Thursday, November 12, 2015


I usually do not enjoy cooking for myself.  When Patience is away, as she is now,  I generally resort to simple meals – sandwiches, hotdogs, leftovers – eat out, or invite friends over for dinner.  Tonight I decided to use us some of the small amounts of un-cooked pasta that has been accumulating in the pantry, along with whatever vegetables I could find in the fridge.  I had nothing specific in mind when I started cutting the two large Portabello mushrooms into small cubes.  I tossed them in the skillet with the olive oil and added some broccolini and shallots and began cooking them over high heat while the pasta was cooking.  I added garlic, oregano, and basil, along with some tomato paste, stirring frequently until the mushrooms were browned.  Next came a few splashes of sweet vermouth to “clean up” the skillet, I lowered the heat and covered things up waiting for the pasta.  At the last minute I grabbed a fresh tomato, chopped it up and tossed it into the mix.

Before the pasta was ready I sprinkled in some red pepper flakes, and decided a few Kalamata olives were called for, and at the last minute tossed in just a bit of heavy whipping cream, thinking, if I’m going to screw things up I might as well do it with style.  The end result was a rather earthy, nondescript looking “sauce” for the herbed pasta I was cooking.

Armed with a glass of wine and some aged Parmigiano cheese for grating I began my meal hoping that it would prove to be eatable.  To my great surprise, and delight, it was more than eatable…it was delicious.  As crazy as it sounds, the combination of the Kalamata olives and the cream produced a delightful flavor.  This is definitely something to be repeated.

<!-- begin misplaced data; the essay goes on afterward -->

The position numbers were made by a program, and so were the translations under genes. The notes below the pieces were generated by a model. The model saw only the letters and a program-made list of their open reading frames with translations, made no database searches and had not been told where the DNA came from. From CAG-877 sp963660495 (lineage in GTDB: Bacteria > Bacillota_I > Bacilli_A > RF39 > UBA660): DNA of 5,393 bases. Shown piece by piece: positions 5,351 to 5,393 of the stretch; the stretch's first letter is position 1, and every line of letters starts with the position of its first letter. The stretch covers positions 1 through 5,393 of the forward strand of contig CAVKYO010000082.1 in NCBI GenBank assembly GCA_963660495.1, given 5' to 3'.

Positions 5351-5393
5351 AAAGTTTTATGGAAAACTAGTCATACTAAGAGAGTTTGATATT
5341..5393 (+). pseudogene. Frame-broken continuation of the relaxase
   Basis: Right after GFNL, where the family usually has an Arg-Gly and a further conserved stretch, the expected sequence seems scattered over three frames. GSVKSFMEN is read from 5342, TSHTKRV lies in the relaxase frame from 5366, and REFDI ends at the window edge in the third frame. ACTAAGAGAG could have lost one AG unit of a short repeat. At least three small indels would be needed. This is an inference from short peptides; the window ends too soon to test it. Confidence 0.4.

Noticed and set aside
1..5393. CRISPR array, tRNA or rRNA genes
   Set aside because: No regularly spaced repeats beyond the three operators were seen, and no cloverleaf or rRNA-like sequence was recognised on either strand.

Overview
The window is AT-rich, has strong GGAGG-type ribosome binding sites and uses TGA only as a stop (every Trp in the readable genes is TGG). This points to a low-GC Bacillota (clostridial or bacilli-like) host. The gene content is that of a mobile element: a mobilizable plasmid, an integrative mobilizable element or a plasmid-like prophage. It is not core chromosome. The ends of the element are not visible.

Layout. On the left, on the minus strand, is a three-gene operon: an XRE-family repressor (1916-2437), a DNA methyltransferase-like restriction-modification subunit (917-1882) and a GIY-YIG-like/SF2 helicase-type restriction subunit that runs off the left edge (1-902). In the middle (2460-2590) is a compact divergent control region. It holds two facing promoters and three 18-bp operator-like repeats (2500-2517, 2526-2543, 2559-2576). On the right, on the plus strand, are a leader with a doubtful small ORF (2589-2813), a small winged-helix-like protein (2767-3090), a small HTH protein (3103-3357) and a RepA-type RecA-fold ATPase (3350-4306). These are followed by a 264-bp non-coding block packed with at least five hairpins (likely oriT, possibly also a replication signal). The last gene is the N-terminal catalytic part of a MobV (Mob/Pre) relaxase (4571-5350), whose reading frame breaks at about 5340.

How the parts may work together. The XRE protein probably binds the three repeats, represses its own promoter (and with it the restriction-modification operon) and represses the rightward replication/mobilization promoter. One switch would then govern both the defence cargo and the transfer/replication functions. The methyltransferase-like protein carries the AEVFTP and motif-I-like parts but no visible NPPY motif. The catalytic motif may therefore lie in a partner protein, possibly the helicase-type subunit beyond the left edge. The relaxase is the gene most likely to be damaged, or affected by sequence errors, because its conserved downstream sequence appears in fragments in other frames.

Monday, November 9, 2015


I thought it worthwhile to visit this post from 2007, the first year of this blog.


I have practiced medicine long enough to call a fart a fart.  This may not seem like a milestone worth noting to some people, but it carries a certain significance for me.  For years I’ve heard myself asking patients: “ have you passed gas”, “have you broken wind”, or have you passed any flatus since your surgery”?  And if the patient was elderly and hard of hearing - I could hear myself saying "HAVE YOU BROKEN WIND" loud enough to be heard in the next room. In my office, a patient sitting on the exam table would tell me about their gas problem, and I would have to discern, is this belching, or farting.  Asking if they passed gas or broke wind sounded so ridiculous to my ears, and I’m sure most patients felt the same way.  Compounding this “situation” has been my firm conviction that as a society, we are all farting more.  So, one day I decided to take matters into my own hands, figuratively of course, and when someone complained to me about their gas problem I simply asked if they meant belching or farting.  Their brief look of confusion and pleasant surprise was quickly replaced by relief, realizing they would not have to use or hear those other ridiculous phrases.

Note - my blog posts are usually accompanied by an appropriate illustration, but I could not find anything in my files to fit the bill this time.